Woman of the Week, Anna Templeton, Evening Telegram, 1945, December 29, p. 8
Miss Anna Templeton, who for the last six years has been Organizing Secretary of the Jubilee Guilds, sat in her newly decorated office in the Caribou Hut and invited admiration of the view of the harbor to be had from her window.
“We have only been here for three weeks,” she said, “and we aren’t properly settled. It’s much nicer than were our quarters in the Brownrigg Building. We had only two little offices there, whereas here we have a large room for weaving classes besides a stock room and offices. It’s a much nicer atmosphere, the surroundings are more cheerful and we feel we have room to move around. We hope to do good wrk (sic) here.”
In outlining plans for the future she said, “We hope to give experiment and refresher courses now that we have more room. Our plan is to set up a series of classes, in order to service the outports better. We feel that women could better learn weaving and other things we teach if we could take them in hand right here. Here we have the atmosphere of weaving and creative work, and the student absorbs more. Then, too, so many guild members come to St. John’s at different times and would love to join our classes whilst they are in town.
“Both members and field workers work under great difficulties too. Sometimes it is hard to find a place to set up a loom, sometimes it is too cold at the meeting place to do good work, sometimes the women are detained at home with some household duty. These difficulties would be overcome to a certain extent if women could come to our classes for instruction. Not that it is our intention to discontinue the service we give in sending field workers out. Not by any means. But the classes would supplement the work we are doing in the field.”
That the Jubilee Guilds are doing excellent work among the women of this country is evidenced by the fact that the branches are spreading so rapidly. There are now 107 guilds. The looms are locally made and there are 150 of them in use all over the country.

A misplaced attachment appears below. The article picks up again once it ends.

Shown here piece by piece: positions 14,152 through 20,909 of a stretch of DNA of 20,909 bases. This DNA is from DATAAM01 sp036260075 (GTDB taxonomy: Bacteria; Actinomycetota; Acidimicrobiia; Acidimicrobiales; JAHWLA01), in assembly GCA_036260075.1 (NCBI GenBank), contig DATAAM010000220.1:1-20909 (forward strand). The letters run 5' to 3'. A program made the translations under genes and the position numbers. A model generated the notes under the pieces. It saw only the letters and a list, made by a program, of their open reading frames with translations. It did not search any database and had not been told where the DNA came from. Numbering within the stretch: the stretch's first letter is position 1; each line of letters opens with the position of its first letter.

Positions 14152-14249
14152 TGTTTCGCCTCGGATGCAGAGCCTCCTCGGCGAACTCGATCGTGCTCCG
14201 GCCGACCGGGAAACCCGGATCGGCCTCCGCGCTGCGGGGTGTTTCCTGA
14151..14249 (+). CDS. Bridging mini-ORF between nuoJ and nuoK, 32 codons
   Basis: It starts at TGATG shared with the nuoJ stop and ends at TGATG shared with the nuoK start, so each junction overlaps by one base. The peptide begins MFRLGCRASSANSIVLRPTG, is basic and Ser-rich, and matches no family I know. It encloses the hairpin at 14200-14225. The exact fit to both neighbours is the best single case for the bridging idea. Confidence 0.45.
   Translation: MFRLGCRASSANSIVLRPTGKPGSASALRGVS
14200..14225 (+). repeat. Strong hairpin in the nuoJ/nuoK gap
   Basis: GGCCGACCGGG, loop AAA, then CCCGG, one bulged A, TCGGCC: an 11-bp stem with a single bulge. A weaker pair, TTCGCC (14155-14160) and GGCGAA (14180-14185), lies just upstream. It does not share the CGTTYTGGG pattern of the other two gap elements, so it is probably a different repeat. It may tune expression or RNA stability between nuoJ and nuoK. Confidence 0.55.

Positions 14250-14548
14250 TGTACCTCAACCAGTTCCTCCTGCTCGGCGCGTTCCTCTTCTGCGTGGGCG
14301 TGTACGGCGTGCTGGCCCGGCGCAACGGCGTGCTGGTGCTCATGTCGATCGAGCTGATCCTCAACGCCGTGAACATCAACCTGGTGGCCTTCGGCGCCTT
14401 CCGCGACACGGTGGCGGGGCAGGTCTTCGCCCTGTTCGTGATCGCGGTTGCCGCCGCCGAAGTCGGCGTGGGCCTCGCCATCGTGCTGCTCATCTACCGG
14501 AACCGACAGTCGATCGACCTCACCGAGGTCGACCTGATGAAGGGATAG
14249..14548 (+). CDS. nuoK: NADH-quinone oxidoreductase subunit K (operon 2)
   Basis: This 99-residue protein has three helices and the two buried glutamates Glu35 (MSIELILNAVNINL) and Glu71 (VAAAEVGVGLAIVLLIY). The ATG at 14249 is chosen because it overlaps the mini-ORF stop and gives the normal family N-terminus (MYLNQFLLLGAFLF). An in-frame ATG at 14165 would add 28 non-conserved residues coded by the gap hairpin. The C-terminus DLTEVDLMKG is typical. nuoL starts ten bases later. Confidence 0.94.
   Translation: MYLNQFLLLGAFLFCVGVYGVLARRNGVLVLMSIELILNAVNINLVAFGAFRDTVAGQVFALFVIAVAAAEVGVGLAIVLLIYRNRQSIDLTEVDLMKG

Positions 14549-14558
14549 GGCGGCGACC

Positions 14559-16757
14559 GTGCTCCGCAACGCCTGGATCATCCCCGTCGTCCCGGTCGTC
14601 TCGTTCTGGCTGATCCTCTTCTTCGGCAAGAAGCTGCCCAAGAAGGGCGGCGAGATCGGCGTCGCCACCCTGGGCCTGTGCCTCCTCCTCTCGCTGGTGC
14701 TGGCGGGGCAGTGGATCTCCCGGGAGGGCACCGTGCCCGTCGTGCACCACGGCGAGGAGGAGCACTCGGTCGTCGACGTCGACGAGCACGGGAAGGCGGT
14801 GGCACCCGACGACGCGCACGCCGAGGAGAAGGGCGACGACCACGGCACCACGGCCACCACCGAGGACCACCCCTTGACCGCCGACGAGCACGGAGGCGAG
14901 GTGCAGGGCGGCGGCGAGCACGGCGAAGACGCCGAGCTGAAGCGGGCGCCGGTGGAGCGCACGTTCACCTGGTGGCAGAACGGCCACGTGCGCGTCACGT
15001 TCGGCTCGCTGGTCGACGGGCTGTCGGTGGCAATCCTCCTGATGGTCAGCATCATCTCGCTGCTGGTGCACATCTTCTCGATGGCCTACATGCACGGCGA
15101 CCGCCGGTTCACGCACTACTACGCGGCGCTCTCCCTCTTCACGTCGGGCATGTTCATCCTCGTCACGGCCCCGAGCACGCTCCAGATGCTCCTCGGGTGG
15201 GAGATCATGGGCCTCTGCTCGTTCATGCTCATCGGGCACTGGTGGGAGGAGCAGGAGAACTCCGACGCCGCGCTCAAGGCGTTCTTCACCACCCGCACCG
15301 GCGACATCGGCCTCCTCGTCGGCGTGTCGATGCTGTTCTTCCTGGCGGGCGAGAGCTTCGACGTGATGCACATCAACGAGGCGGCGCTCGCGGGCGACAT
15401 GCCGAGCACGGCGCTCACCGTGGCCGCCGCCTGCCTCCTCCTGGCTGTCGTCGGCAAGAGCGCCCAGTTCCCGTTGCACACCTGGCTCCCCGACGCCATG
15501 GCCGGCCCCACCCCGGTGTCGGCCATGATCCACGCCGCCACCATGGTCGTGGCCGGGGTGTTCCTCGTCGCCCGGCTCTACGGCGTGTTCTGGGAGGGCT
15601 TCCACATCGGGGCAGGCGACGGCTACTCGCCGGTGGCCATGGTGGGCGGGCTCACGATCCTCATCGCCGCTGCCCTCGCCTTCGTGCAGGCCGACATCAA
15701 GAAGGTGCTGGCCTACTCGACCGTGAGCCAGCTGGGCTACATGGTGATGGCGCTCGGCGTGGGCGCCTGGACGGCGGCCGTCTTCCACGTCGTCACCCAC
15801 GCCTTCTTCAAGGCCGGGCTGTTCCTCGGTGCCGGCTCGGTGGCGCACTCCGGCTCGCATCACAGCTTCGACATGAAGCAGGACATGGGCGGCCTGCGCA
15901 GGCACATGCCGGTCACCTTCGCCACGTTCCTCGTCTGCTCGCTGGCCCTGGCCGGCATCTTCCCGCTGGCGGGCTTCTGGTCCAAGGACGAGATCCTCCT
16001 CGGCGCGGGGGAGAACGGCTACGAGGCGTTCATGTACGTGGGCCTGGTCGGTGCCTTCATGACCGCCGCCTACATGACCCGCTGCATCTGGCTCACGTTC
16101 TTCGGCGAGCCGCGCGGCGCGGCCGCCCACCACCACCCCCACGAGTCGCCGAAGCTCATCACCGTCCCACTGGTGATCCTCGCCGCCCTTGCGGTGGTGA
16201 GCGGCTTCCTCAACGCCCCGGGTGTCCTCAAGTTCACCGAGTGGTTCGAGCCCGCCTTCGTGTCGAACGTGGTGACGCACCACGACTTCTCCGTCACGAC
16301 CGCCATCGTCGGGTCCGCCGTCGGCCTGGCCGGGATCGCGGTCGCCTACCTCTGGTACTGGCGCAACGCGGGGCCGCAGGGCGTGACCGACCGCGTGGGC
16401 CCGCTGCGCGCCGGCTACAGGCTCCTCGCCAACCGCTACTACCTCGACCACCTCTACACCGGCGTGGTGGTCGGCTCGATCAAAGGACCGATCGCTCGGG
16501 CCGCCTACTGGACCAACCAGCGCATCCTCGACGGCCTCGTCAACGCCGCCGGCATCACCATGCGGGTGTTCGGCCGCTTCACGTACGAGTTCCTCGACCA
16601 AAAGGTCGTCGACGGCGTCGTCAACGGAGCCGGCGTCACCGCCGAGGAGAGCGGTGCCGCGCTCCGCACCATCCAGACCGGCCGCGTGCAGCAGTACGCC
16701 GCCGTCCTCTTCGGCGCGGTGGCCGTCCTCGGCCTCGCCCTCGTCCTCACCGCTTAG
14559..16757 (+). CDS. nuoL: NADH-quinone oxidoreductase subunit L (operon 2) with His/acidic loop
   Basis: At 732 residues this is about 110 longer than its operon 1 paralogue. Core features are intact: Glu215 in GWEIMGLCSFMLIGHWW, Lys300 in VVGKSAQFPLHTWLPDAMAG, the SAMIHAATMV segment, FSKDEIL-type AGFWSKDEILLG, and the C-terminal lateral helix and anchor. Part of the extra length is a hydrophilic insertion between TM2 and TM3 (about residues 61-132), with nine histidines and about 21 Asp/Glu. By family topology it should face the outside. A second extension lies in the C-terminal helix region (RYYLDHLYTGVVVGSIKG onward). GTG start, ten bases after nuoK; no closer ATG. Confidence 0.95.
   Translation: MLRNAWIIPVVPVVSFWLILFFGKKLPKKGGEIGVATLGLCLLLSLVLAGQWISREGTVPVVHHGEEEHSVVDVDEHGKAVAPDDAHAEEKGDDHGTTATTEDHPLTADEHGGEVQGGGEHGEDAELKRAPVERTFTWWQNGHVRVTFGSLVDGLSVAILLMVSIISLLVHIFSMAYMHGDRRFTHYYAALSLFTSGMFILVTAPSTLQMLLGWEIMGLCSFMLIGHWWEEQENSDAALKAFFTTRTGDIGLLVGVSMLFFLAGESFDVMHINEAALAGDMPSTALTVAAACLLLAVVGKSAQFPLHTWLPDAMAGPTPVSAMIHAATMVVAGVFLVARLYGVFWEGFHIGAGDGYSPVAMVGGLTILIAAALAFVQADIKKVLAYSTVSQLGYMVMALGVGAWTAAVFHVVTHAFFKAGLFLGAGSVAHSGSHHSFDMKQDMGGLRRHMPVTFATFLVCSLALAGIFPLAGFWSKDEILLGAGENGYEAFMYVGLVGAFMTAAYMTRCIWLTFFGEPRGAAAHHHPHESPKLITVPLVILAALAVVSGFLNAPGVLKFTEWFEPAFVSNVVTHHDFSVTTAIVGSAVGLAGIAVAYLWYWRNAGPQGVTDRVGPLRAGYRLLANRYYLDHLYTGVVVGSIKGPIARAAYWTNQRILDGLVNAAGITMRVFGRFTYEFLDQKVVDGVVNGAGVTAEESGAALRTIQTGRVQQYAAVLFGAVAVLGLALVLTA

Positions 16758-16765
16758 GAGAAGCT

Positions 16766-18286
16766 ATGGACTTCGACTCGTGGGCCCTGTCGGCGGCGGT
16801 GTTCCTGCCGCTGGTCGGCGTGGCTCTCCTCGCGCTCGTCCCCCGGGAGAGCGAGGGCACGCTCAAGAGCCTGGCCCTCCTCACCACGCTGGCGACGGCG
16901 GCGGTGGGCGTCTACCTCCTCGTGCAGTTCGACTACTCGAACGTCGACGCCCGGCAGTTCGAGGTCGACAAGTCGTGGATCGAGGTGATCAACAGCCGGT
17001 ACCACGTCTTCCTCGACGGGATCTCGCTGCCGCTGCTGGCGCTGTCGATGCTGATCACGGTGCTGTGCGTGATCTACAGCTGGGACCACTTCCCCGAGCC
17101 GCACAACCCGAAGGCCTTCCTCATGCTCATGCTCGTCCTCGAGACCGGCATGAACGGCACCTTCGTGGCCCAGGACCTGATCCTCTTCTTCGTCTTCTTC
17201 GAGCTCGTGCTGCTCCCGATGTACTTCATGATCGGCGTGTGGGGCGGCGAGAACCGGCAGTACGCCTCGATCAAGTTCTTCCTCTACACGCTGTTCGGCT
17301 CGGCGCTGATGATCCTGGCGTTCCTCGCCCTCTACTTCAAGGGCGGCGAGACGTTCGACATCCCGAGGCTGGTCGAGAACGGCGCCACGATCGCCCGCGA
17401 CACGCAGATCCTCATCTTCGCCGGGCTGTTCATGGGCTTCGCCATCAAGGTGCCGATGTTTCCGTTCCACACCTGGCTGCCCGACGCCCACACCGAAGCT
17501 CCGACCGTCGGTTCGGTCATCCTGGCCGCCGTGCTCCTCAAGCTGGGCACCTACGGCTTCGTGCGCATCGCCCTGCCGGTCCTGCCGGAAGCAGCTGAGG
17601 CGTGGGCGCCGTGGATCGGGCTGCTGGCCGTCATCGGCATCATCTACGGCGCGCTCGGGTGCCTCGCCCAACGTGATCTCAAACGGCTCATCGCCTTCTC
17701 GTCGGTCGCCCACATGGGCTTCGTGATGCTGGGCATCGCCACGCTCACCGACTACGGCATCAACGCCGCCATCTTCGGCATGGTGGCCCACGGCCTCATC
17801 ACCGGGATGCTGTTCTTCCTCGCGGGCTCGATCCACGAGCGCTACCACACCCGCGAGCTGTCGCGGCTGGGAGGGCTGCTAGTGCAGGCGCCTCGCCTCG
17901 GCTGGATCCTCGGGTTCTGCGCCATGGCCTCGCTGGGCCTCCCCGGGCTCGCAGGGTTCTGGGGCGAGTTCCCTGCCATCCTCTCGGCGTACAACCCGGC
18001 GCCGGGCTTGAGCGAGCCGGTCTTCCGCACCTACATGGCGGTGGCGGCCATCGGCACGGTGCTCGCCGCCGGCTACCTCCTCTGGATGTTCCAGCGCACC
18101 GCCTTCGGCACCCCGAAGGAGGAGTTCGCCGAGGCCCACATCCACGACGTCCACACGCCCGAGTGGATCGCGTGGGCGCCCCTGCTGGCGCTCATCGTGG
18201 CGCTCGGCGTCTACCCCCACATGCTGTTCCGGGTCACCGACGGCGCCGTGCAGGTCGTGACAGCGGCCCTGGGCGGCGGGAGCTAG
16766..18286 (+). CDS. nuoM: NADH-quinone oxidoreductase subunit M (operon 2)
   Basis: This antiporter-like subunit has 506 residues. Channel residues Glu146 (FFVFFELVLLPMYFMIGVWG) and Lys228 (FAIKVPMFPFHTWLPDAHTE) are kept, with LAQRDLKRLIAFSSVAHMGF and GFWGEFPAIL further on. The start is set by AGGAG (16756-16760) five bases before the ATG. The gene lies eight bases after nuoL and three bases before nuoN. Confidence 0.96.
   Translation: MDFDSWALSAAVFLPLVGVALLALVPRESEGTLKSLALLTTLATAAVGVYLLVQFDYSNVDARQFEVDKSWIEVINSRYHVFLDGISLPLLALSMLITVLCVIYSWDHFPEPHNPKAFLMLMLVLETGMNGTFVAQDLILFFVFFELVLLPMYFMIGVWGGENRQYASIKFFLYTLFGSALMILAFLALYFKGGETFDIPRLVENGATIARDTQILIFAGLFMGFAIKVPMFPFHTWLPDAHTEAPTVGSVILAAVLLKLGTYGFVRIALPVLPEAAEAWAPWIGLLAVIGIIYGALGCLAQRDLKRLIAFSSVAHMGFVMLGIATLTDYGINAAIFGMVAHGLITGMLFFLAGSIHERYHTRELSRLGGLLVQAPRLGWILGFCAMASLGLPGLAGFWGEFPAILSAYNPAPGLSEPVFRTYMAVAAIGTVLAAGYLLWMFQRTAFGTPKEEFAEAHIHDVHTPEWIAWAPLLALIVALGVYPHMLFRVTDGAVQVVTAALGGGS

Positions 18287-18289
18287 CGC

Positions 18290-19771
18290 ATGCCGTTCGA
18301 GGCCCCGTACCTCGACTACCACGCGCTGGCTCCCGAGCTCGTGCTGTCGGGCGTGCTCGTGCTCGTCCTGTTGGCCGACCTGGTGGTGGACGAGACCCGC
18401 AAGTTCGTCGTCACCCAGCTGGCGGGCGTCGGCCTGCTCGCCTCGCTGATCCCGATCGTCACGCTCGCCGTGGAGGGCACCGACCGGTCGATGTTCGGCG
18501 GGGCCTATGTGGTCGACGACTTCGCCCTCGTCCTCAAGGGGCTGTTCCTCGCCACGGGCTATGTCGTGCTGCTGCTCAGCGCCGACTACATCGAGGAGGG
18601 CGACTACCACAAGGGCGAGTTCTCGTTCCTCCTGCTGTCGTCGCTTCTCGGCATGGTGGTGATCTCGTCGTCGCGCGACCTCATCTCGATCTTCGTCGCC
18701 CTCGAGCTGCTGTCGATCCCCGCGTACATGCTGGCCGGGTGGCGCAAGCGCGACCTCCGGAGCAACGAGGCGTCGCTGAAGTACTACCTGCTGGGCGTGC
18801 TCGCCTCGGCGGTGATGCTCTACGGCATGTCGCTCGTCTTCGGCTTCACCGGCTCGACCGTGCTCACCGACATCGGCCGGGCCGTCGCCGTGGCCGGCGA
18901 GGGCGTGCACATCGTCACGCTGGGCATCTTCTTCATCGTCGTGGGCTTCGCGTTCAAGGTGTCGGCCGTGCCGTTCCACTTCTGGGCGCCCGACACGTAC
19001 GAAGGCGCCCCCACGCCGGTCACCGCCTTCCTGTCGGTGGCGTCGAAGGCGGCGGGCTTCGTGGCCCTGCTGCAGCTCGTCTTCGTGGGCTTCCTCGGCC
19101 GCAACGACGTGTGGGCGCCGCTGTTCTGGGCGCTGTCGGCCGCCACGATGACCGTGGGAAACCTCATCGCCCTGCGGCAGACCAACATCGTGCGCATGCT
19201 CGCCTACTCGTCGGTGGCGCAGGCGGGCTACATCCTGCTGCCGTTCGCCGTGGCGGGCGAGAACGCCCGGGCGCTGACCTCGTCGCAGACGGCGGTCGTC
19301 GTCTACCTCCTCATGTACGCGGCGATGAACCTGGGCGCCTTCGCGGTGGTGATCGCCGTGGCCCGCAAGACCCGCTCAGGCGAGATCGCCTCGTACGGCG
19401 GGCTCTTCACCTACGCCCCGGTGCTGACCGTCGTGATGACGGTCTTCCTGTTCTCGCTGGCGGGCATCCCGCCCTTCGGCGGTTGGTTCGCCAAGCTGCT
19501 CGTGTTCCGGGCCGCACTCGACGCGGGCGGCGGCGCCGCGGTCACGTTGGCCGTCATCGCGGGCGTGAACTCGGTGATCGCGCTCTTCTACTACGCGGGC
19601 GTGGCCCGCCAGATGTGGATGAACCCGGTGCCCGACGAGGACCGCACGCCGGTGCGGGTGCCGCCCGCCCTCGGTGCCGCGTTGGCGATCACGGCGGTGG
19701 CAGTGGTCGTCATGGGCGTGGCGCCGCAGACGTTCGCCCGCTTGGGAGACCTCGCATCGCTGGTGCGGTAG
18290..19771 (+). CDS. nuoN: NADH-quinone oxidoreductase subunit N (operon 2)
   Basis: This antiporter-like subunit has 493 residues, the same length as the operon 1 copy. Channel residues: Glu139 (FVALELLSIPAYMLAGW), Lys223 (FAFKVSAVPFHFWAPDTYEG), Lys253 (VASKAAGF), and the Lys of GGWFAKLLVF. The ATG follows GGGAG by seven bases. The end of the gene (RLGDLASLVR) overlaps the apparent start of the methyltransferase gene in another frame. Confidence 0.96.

Speaking of the financial situation of the guilds Miss Templeton said, “We are almost independent. We get a grant from the government, but we have our own executive and we govern ourselves. It is important to feel independent, and to have women interested in the welfare of the other women in Newfoundland.”
“We have made good progress during the last few years,” she continued, “but it is essentially slow work. The art of weaving is ancient and it takes a long time to revive it.”
As to the wisdom of attempting to revive and [sic] ancient and, in some opinions, an outworn art Miss Templeton emphasized that the art was just as useful and worth while as hand knitting.
“We hope some day to make weaving available to the city folk, but our primary purpose is to encourage the art where it can do the most good - in the outports. That is where our work lies.
“Another thing we plan to do,” she went on, “is to introduce more readable literatureamong the members. We need booklets written exclusively for Newfoundland, on canning, home produce, home decoration and so forth. To date we have been using mimeographed literature, but we feel that is does not make attractive reading, and tha [sic] more members would be reached through the printed matter if it were properly published.”
“I’m afraid we have lost a worthy friend in Lady Walwyn,” she concluded. “Her interest was most sincere and she always found time to help us in numerous ways. We shall miss her sadly.”